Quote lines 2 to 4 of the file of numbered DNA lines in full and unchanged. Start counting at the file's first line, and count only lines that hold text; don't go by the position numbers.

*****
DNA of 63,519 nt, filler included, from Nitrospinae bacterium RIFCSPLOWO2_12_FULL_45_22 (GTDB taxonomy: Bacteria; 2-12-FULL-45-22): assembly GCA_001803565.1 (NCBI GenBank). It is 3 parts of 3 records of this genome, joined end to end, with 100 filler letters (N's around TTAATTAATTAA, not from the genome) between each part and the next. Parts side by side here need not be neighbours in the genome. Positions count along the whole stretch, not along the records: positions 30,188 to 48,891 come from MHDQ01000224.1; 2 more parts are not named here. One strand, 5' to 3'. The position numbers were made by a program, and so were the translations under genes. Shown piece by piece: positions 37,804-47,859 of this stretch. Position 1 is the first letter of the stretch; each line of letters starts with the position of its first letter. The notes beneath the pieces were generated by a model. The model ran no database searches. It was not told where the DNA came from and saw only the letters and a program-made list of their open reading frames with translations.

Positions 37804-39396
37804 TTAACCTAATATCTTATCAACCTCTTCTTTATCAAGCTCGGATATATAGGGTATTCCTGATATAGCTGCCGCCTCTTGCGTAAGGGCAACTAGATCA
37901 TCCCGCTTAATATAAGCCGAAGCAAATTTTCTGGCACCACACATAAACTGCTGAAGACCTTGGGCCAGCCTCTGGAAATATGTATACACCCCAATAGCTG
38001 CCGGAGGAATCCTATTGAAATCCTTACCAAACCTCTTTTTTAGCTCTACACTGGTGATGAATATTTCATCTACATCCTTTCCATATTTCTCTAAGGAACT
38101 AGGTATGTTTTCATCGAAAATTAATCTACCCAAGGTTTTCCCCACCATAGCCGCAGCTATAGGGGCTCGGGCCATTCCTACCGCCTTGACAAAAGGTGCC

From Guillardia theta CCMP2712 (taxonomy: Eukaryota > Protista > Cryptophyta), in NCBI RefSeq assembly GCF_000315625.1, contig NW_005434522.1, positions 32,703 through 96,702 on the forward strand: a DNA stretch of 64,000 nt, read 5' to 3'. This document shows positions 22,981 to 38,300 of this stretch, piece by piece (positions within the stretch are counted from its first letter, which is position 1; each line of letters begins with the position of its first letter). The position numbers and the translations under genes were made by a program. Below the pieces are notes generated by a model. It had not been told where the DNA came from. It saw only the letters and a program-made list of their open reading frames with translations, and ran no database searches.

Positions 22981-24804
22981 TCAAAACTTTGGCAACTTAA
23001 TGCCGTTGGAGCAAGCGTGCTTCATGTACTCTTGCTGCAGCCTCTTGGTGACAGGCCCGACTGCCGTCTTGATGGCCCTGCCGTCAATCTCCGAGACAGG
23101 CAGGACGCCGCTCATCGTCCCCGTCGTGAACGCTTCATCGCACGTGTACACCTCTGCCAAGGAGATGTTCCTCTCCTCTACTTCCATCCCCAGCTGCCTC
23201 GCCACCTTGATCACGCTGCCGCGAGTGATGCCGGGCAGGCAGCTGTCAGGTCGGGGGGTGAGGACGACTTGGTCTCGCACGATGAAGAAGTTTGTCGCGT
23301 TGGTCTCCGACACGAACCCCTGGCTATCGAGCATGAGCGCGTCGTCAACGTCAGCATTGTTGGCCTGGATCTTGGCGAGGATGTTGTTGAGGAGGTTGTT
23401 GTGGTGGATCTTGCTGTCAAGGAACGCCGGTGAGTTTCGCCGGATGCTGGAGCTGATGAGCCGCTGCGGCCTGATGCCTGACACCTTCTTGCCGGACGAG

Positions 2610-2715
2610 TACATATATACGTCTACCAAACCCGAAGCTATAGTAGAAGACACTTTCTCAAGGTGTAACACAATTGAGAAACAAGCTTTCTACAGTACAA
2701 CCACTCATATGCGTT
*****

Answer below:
Positions 37804-39396
37804 TTAACCTAATATCTTATCAACCTCTTCTTTATCAAGCTCGGATATATAGGGTATTCCTGATATAGCTGCCGCCTCTTGCGTAAGGGCAACTAGATCA
37901 TCCCGCTTAATATAAGCCGAAGCAAATTTTCTGGCACCACACATAAACTGCTGAAGACCTTGGGCCAGCCTCTGGAAATATGTATACACCCCAATAGCTG